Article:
Woodland Walk to Enjoy Fall Colors


From last weeks “Indian Summer” weather with above normal temperatures, highs in the 70’s, winds from the southwest, sunny days and bright fall colors, especially in the Longenecker Gardens, we are now experiencing cooler weather with highs in the 50s, occasional rain, and strong northwest winds. With the change in weather the earlier many of the more colorful leaves have fallen. We have returned to more typical October fall weather it appears our peak of fall colors was before mid-October this year.

There are still some reds in the sumacs, maples, virginia creepers and woody trees, shrubs and vines. But many of the yellows visible last week in the birches, ashes, hickories, aspen, black cherries, cottonwoods, etc. are more visible underfoot than up in the trees. With rain, strong north and west winds many of these leaves have fallen.

Why do the leaves fall this time of year and why do they turn so many different colors? The advantage of leaves falling is reduction of leaf surface during the dry season of frozen temperatures when water is scarce because it is frozen. Cold air is often dry and frozen soils yields little water to roots. Leaf fall occurs with colder weather. It is triggered partly by shortening day length in fall that causes a layer of special cork cells called the abscission layer to form at the base of each leaf stem. As the layer forms, it slows down the supply of water from roots to leaf and the leaf begins to dry up before falling off the tree. The drying out interferes with the making and repairing of chlorophyll. During this period, with the supply of chlorophyll gradually dwindling, its masking effect slowly fades away, revealing the presence of essential yellow pigments. These pigments are carotenoids, which give yellow and orange and other hues. Carotenoid pigments contributed to the brilliant yellow and orange color we saw last week in the birches, aspens, hickories, ash, black cherries, cottonwoods, and some of the red and sugar maples.

The anthocyanins are a group of pigment molecules that also occur in cooler weather with shorter days and longer cool nights that contribute to the red, purple and blended darker brown colors in fall leaves. Sugar made by photosynthesis in the chlorophyll molecules by day normally is transported down through the leaf veins and stalk into branches, bark and roots, where it is stored as food for next year. But cool weather and shorter days slows down the flow, while bright sunny days in fall enable the leaves to make sugar. In the last few days before the leaf stem waterproof abscission layer is complete, while chlorophyll remains, sugar accumulates in such quantity that it interferes with the living cells activities and is converted into other compound molecules, including anthocyanin. The development of anthocyanins depends on the breakdown of sugars in the presence of bright light as the level of phosphate in the leaf is reduced. The brighter the sun’s light, the greater the production of anthocyanins and the more brilliant the fall color display. When fall days are bright and cool and the nights chilly, but not freezing, the brightest deep fall colors develop.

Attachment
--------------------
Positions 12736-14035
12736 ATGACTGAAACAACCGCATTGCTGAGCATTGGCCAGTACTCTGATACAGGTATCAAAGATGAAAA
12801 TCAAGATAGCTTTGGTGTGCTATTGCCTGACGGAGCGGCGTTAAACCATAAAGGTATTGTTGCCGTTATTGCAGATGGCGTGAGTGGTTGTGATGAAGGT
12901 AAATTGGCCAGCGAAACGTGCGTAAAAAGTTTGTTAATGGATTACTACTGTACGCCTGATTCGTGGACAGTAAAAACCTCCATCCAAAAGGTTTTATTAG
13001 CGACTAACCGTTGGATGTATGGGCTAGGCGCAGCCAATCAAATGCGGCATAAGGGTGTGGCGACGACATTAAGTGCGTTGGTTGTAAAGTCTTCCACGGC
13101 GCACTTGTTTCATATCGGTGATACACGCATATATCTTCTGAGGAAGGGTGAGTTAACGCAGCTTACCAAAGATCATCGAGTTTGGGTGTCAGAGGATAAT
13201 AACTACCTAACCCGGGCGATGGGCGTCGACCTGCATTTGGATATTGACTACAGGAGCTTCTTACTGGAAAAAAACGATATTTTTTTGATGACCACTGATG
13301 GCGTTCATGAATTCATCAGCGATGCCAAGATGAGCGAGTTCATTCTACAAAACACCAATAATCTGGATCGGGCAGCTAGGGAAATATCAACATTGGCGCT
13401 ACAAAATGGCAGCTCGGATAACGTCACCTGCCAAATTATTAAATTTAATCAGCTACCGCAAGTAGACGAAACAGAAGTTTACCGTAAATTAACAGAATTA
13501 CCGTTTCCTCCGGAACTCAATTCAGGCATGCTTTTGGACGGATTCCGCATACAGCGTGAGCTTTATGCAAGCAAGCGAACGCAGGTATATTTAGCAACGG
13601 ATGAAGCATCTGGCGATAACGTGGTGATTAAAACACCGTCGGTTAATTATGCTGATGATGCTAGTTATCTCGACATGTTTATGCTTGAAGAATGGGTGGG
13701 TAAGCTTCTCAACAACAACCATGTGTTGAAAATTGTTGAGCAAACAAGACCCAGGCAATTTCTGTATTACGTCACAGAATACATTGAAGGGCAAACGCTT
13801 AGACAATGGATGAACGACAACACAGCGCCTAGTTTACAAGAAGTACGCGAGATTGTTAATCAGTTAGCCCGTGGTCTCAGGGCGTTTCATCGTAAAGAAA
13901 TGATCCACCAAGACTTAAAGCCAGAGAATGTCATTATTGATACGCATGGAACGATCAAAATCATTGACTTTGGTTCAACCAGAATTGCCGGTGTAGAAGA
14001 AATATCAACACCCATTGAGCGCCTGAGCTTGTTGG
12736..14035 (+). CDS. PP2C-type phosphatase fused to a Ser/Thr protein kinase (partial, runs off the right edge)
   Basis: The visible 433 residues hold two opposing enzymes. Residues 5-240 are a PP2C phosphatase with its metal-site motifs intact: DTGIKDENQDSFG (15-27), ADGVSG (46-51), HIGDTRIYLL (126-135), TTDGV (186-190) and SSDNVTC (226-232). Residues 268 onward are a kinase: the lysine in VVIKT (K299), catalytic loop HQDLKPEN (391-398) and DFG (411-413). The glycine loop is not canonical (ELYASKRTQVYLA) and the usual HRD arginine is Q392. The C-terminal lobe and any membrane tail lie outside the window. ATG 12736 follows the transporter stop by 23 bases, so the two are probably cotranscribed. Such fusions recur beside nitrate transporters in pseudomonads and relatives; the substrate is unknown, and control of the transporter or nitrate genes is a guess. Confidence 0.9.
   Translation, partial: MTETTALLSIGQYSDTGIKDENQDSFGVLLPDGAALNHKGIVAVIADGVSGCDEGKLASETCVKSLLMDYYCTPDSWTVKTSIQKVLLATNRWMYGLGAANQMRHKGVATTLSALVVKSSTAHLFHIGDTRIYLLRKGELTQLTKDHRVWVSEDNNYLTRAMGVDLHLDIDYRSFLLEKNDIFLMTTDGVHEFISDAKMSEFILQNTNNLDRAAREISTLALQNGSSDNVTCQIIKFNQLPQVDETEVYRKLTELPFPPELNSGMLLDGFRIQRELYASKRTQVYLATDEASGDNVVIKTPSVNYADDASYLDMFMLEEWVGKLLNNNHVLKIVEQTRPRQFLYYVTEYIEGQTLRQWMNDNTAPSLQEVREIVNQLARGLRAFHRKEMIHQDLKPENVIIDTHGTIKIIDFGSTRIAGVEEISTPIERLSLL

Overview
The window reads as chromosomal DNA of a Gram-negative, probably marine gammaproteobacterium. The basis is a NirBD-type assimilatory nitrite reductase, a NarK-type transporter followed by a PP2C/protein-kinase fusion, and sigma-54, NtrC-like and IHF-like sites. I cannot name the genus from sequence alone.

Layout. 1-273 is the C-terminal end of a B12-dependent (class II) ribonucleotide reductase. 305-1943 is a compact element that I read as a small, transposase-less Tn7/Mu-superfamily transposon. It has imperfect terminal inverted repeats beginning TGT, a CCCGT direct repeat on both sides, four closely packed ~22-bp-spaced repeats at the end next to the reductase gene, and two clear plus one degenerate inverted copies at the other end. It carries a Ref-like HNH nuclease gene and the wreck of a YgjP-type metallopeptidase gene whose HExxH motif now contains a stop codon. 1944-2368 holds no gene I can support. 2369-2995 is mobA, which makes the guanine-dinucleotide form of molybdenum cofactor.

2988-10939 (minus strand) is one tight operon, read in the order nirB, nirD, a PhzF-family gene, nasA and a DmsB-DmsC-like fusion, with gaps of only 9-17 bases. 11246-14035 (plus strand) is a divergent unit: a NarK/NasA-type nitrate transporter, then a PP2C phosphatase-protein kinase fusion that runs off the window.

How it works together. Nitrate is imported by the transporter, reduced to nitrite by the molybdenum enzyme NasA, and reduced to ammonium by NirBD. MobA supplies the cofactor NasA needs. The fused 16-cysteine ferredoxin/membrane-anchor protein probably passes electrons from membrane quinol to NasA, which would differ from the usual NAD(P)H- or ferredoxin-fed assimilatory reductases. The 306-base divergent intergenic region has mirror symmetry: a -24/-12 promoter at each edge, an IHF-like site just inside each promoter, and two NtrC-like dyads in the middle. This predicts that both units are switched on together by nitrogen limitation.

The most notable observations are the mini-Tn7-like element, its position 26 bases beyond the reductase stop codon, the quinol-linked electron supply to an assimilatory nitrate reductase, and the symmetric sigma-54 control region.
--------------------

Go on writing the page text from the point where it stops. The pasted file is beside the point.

This year the early “Indian Summer” days brought out more brilliant colors than usual, in part due to the above normal temperatures and in part due to the stress of about two weeks without rain. When trees are stressed, either by drying from lack of rain or by a quick frost or from other factors, perhaps related to soil or things yet to be discovered, fall colors are usually more brilliant.

On our walk today we could see as many colorful leaves under foot on the trails as still up in the trees. We could also see many woody plants with green leaves, most of which are nonnative invasives. Many of these plants do not change leaf color in response to our changing seasons. Instead they remain green until the leaf cells are killed by freezing and then fall during the winds of November or during winter.

Levi Wood
UW Arboretum Naturalist

Located between Lake Wingra and the West Beltline Highway at 1207 Seminole Highway, the University of Wisconsin-Madison Arboretum features the restored prairies, forests and wetlands of pre-settlement Wisconsin. This 1,260-acre arboretum also houses flowering trees, shrubs and a world-famous lilac collection. Educational tours for groups and the general public, science and nature-based classes for all ages and abilities, and a wide variety of volunteer opportunities for groups, families and individuals are available.